Sky Blue FC's boost from Down Under

Howard C Smith, ISI Photos

Lisa De Vanna, 28, is tied for eighth in NWSL scoring with five goals.

Caitlin Foord was nervous to leave her home for six months and play soccer in New Jersey, but in what other universe does an 18-year-old Australian get to play alongside a legend like Christie Rampone? As a defender for the National Women's Soccer League team Sky Blue FC, Foord is getting an education that is hard to duplicate.

"I don't train every day at home, so to come here and train every day with such intensity, I thought it was real hard because I wasn't used to it," Foord said. "But now I'm used to it. It's good and with the games, they're like international games for me week in and week out. It's been tough, but I'm really enjoying the challenge."

In early July, both Foord and fellow Australian Lisa De Vanna were called to play in Europe by their national team. The absence served to highlight what has become apparent -- a league built to strengthen North American leagues isn't exactly hurting players from Down Under.

"The reason the U.S. is so successful is they have this 'never stop' mentality," De Vanna said. "That's what we need in Australia."

Sky Blue is in the top three of the league standings with a 9-4-4 record and 31 points. De Vanna is tied for eighth on the NWSL scoring list with five goals.

Howard C Smith, ISI Photos

Caitlin Foord, 18, has helped the Sky Blue FC reach the top three of the league standings.

"Australia is an improving country, but their league has an even shorter season than ours," Sky Blue coach Jim Gabarra said. "To truly improve, you have to be playing against the best players and in the best league."

He said the Australians have stood out this year because fewer European players have come over because their championships conflict with the NWSL season.

Foord and De Vanna are sharing a house with other Sky Blue players. Despite their origin, they are a bit of an odd couple. Foord wants to see as much as she can in the area, while 28-year-old De Vanna, who has played in the U.S. three previous summers, has been through that phase.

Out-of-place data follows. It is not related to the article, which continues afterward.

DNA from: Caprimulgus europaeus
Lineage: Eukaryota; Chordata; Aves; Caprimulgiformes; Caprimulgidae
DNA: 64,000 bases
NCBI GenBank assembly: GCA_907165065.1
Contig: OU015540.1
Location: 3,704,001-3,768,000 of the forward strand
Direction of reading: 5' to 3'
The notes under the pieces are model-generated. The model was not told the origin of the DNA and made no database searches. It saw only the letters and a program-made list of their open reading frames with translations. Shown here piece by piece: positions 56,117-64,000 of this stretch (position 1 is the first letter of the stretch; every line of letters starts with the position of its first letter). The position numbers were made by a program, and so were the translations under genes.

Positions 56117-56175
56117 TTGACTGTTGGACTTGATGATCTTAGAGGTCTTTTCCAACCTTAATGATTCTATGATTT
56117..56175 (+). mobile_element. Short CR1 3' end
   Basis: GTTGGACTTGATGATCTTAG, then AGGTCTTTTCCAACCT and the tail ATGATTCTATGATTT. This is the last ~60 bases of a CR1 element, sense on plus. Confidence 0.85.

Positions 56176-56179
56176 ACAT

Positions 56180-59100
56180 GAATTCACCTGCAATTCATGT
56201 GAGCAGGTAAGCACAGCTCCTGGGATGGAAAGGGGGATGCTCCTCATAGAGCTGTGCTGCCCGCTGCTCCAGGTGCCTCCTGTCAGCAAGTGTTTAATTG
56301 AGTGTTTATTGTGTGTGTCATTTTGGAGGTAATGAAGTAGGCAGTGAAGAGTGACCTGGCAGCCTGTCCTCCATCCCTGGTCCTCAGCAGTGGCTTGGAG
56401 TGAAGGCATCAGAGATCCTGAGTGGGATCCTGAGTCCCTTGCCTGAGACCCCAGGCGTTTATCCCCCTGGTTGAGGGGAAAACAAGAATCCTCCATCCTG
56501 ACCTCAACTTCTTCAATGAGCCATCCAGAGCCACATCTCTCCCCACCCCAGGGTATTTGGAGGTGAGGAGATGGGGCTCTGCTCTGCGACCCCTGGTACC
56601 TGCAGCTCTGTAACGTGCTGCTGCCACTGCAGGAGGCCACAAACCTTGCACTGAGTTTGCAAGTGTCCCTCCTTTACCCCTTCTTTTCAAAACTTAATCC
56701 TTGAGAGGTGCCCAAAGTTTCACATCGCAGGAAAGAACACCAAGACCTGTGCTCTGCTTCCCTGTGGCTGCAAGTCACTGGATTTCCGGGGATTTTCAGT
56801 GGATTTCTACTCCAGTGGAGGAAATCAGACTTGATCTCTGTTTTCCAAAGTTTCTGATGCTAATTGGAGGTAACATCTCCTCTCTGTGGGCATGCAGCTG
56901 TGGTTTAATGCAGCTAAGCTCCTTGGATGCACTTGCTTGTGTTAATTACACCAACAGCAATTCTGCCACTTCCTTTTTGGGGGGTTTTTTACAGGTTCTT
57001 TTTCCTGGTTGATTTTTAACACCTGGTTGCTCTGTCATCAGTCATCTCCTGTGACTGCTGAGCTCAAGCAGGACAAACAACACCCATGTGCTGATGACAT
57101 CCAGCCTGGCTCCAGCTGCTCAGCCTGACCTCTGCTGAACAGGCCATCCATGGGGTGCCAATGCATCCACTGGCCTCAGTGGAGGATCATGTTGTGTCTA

"I can't do that," De Vanna said. "I need to sit down and relax."

But De Vanna has been a resource for Foord. Her path was much the same in coming to the U.S. She also experienced the trial by fire that comes with playing against the Americans, who finished as runner-up in the 2011 World Cup and won gold at the London Olympics last year.

"I was excited to come over with someone I knew," Foord said. "I think that helped me make my decision."

De Vanna thinks the NWSL has a better shot to make it as a league, specifically because the national federations of Mexico, Canada and the United States are involved. She said that adds big-picture perspective in the decision-making, which can keep disagreements between individual owners from becoming disruptive.

Australia didn't qualify for the last two Olympics and has made it no further in World Cup competition than the quarterfinals -- in 2007 and 2011. Ultimately, Foord and De Vanna hope they can adjust to the physical style the Americans play to help their national team reach a higher level of competition.

"The U.S. team is the best team in the world, so that's what everyone is striving for," Foord said.

Related Content